On Wednesday, two executives at the political consulting firm behind what has become known as the “Pee Tape Dossier” invoked their Fifth Amendment privileges in a closed-door congressional hearing. Donald Trump quickly took to his Twitter account early Thursday morning to suggest that the executives’ taking the Fifth meant that the FBI, the Democratic Party, and the Russian government all somehow conspired to create the now-infamous dossier.
(Readers unfamiliar with the dossier, also known as the “Russia Dossier” or “Steele Dossier,” and its allegations against Trump can learn more by visiting this link.)
Trump’s morning tweet was far from the first time that the president has publicly suggested that taking the Fifth means a person is actually guilty of a crime. Last year when he was on the campaign trail — after a technician who helped Hillary Clinton set up a private email server took the Fifth before Congress — Trump repeatedly said that no innocent person would ever use his Fifth Amendment rights.
“The mob takes the Fifth Amendment,” Trump said at one campaign rally. “If you’re innocent, why are you taking the Fifth Amendment?”
Trump’s statements marked a dramatic shift in his own apparent views on the issue of the Fifth Amendment — because Trump himself once took the Fifth a staggering 97 times in a sworn deposition.
Workers of firm involved with the discredited and Fake Dossier take the 5th. Who paid for it, Russia, the FBI or the Dems (or all)?
— Donald J. Trump (@realDonaldTrump) October 19, 2017
And earlier this year, former Trump National Security Adviser Michael Flynn — who was forced out of his job after less than a month when his deep ties to Russia became public — said that he would take the Fifth if he were forced to testify before Congress, a decision supported by Trump.
Trump’s own spree of taking the Fifth came during proceedings for his 1990 divorce from Ivana Trump, the first of his three wives. He invoked the Fifth Amendment to the United States Constitution, which protects against self-incrimination, every time he was asked about his affairs with other women.
Adultery remains, technically, a crime in the state of New York — Trump’s home state and the site of his marriage and divorce.
On Wednesday, Peter Fritsch and Thomas Catan of the Washington political consulting firm Fusion GPS took the Fifth rather than answer questions from a group of congressional investigators in a private hearing. But their lawyer said that they invoked their Fifth Amendment rights only because the House Intelligence Committee investigation was not “serious,” and that they believed that Republicans on the committee were simply trying to “demonize” them for their connections with the “Pee Tape Dossier.”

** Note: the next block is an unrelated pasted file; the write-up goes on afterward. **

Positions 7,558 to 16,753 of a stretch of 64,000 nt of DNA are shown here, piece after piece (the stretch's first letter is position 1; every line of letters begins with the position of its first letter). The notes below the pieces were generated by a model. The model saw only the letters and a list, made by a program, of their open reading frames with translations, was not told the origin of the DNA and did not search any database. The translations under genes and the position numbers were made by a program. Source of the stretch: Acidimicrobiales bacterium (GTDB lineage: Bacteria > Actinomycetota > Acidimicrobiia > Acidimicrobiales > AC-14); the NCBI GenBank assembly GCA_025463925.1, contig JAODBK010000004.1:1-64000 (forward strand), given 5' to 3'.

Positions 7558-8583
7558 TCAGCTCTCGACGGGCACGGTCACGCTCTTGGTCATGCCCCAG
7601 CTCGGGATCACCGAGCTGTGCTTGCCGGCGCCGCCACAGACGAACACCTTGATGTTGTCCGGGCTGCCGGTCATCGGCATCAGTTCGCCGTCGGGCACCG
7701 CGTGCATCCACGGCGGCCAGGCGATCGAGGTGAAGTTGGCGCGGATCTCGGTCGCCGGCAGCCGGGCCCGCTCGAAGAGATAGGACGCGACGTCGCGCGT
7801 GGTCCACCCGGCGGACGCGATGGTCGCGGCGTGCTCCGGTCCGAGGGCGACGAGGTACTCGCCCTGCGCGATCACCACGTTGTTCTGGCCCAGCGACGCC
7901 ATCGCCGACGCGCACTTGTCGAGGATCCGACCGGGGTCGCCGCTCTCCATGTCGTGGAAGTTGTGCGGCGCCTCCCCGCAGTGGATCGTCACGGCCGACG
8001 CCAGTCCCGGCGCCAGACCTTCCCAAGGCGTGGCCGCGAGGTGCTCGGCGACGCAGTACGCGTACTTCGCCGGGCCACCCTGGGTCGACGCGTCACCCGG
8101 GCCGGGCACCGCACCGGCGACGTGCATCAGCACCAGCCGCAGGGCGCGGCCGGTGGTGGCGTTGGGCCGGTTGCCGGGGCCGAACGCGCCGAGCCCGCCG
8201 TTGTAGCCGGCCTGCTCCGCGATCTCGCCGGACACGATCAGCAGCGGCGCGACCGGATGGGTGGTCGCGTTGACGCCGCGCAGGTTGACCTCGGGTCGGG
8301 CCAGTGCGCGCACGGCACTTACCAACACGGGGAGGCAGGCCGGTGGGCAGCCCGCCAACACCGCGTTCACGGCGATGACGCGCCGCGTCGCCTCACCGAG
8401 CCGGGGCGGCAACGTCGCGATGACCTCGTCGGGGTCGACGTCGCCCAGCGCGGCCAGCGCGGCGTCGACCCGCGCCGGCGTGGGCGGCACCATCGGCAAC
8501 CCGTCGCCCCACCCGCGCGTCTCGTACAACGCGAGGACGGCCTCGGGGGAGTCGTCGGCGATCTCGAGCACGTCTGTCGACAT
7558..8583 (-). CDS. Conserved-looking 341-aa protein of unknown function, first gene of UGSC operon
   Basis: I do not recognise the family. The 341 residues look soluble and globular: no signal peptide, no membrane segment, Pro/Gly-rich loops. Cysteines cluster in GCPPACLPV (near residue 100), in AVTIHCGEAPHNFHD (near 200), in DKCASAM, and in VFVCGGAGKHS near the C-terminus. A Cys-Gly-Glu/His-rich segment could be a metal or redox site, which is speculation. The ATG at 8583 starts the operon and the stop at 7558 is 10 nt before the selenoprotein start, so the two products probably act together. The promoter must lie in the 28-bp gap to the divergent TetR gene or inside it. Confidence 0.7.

Joshua Levy, the lawyer for the two Fusion executives, said that they would cooperate with other investigations into possible collusion between Trump and Russia. And indeed, in August, one of the firm’s founders, Glenn Simpson, testified to the Senate Judiciary Committee for more than 10 hours without invoking the Fifth Amendment.
The Fifth Amendment was designed primarily for criminal defendants and prohibits the government from forcing a defendant to give incriminating evidence against himself or herself. Courts have ruled that there must be a real possibility of self-incrimination for a defendant to invoke the Fifth Amendment. Witnesses in criminal trials may not take the Fifth as a way to get out of testifying — though they may take the Fifth in response to specific questions, according to an explanation by the legal site Lawyers.com.
Why are the Fusion GPS executives able to pick and choose when to take the Fifth? The standards for witnesses before Congress when it comes to the Fifth Amendment have been interpreted somewhat more broadly by the courts.
According to an analysis by the Congressional Research Service, witnesses in congressional investigations may take the Fifth if their testimony is “compelled,” that is, if they are forced to testify against their will by subpoena or other legal means — and if they reasonably believe that their testimony might later be used against them in a criminal proceeding.
“Even a witness who denies any criminal wrongdoing can refuse to answer questions,” according to the CRS explanation.
The Fusion executives had earlier said that if the House Intelligence Committee, chaired by Republican Devin Nunes — a leading Trump supporter in Congress — forced them to testify, they would refuse, taking the Fifth. Their reason was simple: Nunes himself. Levy accused Nunes of “bad faith” in running the House investigation.
Levy said Nunes was using the investigation as a way to discredit the dossier, rather than to uncover “whether the Russian government interfered with our election.” Levy called Nunes actions in the investigation “chilling.”
Nunes stepped aside from chairing meetings of the House Intelligence Committee after it was revealed in April that he had held a secret meeting at the White House where he was fed information claiming that Trump had been monitored by United States intelligence agencies during the 2016 presidential campaign.
Nunes then held a press conference announcing the allegations — but later walked back his claims, saying that he was unsure Trump had been wiretapped after all. Trump himself had at the time recently claimed that President Barack Obama ordered wiretapping of Trump Tower during the campaign — a claim for which no evidence has ever appeared. In September, the U.S. Justice Department confirmed that no evidence to support Trump’s claim existed.
Nunes has continued to be involved in the House Intelligence Committee Russia investigation, however, despite no longer attending meetings due to his close ties to Trump.
[Featured Image by Drew Angerer/Getty Images]